Birding Adventures

A step into the world of birding – Part 1

On the journey of improving my knowledge on local ecology and conservation, I felt that it was vital that I get to know some birds a little more. Whilst I can identify common garden birds and ground nesting birds, I wanted to start to develop this further and enhance my identification skills by learning to distinguish species by sound.

For a very long time I have wanted to observe mist netting sessions and bird ringing and with a quick nose at the British Ornithology Trust website, I experienced both within days! All I needed to do was locate the nearest trainer to me, fill out and email a contact form and before I knew it I was out in the field. The introductory sessions that I attended were a fantastic way to see bird ringing in action and it is not just all about putting a ring on it! Preparation and planning is essential and ensuring the welfare of the birds is of upmost importance. Following these sessions I have now signed up with my trainer and am working towards my ringing license, so I will be sharing my birding adventures via Howl.

My first session in the field wasn’t mist netting but instead I accompanied a trainer woodcock lamping late at night (otherwise known as the ‘dazzle and net’ technique). The Woodcock Scolopax rusticola, is a Wader that relies on its cryptic camouflage to avoid detection. It is beautifully coloured to resemble the dead leaves and bracken found in its typical woodland habitat.They spend most of the day roosting in the woods before venturing out at dusk to feed on worms and small invertebrates on the surrounding Forest lawns and pastures.In the New Forest there are two populations, one population is resident and breeds here, the other are migrants who fly from Russia and Scandinavia in November to spend the winter here before returning eastwards again in March to breed overseas.

The woodcock lamping technique involves locating individuals feeding on open grassland at night using a lamp and once close enough individuals are caught in a large net. During this session we were quite unlucky as the birds seem to be unusually nervous, resulting in a few failed attempts. However, we persisted and finally managed to catch one. I was shown how to handle and take measurements of this unusual but beautiful bird whilst causing the minimum amount of stress to the bird in the process.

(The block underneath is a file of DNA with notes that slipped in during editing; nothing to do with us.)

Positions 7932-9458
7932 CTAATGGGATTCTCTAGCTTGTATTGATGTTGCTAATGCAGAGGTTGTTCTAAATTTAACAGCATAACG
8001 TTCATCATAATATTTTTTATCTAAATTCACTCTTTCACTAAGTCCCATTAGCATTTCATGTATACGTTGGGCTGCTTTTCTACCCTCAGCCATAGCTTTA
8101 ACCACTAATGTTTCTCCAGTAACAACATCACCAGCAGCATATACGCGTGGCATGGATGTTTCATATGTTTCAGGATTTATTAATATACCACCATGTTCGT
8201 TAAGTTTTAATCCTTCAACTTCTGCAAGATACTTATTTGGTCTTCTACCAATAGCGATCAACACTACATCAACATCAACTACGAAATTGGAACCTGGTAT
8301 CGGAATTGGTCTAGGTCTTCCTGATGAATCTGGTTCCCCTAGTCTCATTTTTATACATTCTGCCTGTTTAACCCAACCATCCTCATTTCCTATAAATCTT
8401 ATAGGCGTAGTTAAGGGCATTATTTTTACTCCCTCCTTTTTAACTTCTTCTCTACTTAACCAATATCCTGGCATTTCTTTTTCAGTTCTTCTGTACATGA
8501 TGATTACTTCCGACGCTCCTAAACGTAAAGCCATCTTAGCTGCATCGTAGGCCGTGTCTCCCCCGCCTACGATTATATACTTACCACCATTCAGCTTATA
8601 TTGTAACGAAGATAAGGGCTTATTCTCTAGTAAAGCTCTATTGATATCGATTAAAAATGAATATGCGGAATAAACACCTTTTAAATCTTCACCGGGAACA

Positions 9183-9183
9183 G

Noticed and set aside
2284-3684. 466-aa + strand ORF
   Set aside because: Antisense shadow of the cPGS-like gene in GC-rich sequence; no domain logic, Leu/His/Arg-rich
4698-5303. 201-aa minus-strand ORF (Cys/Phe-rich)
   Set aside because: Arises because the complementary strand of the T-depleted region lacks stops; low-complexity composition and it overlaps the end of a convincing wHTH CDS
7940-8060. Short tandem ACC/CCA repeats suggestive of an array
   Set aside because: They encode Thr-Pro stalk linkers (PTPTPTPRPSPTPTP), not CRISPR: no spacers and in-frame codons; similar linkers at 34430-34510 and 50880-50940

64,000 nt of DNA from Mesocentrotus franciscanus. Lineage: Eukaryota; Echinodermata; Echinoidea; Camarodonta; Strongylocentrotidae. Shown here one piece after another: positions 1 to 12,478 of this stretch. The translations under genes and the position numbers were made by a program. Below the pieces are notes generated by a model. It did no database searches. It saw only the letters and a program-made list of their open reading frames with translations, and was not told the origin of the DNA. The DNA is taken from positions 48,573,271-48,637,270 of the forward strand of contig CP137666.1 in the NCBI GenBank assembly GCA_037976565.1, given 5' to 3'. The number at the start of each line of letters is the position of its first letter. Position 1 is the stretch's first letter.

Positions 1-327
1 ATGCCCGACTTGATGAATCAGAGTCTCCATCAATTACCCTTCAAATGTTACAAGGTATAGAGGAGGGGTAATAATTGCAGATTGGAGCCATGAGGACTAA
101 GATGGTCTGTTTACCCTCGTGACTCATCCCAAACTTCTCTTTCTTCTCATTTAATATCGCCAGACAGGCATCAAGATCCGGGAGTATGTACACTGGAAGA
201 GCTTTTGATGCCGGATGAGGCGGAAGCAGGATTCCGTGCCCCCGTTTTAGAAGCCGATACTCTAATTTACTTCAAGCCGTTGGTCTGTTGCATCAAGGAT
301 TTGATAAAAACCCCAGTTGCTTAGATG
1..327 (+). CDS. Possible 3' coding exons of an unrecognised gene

Now that we had our first woodcock of the evening we needed to determine whether it was a juvenile or an adult by taking a close look at the wings. The primary feathers are a key indicator. For example, if they have abraded tips it is a juvenile and if they have clean smooth tips it is an adult. Once this ageing step had been completed it was time to place a ring on the right leg of the bird. These rings come in different sizes to accommodate different species. Using pliers, the ring was squeezed to close the gap so it forms an O shape. An important step here is to check the fit and that the ring moves freely. The number of the ring is important and the ringing scheme helps us to understand what is happening to birds in the places they live and how this affects population increases and decreases.  It also gives information on the movements individual birds make and how long many live for. Once fitted with this all important ring, we then needed to take some measurements.

Success!

Success!

woodcock

The first measurement taken was a wing measurement. With careful handling the wing is pulled gently away from the body, ensuring it remains parallel to the body. The beak was then measured using the standard procedure, which is to measure the length of the beak from tip to ‘feather’ (the point where the feathers at the top of the beak start). The final measurement needed was weight and is done so by placing the bird into a bag. The beak is pushed down into the breast of the bird and slid into the bag headfirst. A spring balance is then used to determine weight.

©ringwoodcock.net

©ringwoodcock.net

With all the measurements that are required obtained, the time came to release the individual. The trainer allowed me to hold the woodcock on the ground for a few moments, whilst he switched off the lights, allowing the bird to readjust. I was then given the signal and released the woodcock who swiftly disappeared into the night! Of course, it is important that all of these measurements have been recorded, completing these with time of capture, name of sight and weather conditions. It is also important to note any unusual physiological details seen whilst handling individuals. Interestingly my trainer has come across a couple of grey morphs, appearing greyer overall, with a grey face and large patches of grey on the back. All UK woodcock ringers recently received an email asking them to look out for these grey birds and to collect some additional information on them. It is
believed that they have come from Northern Russia, and isotope analysis of feathers will help confirm (or ruin) this theory.

Since my woodcock lamping adventures I have been mist netting on a number of occasions and details of these sessions will be coming soon in part 2 (I’ve had some beginners luck and have caught a few firecrest!)

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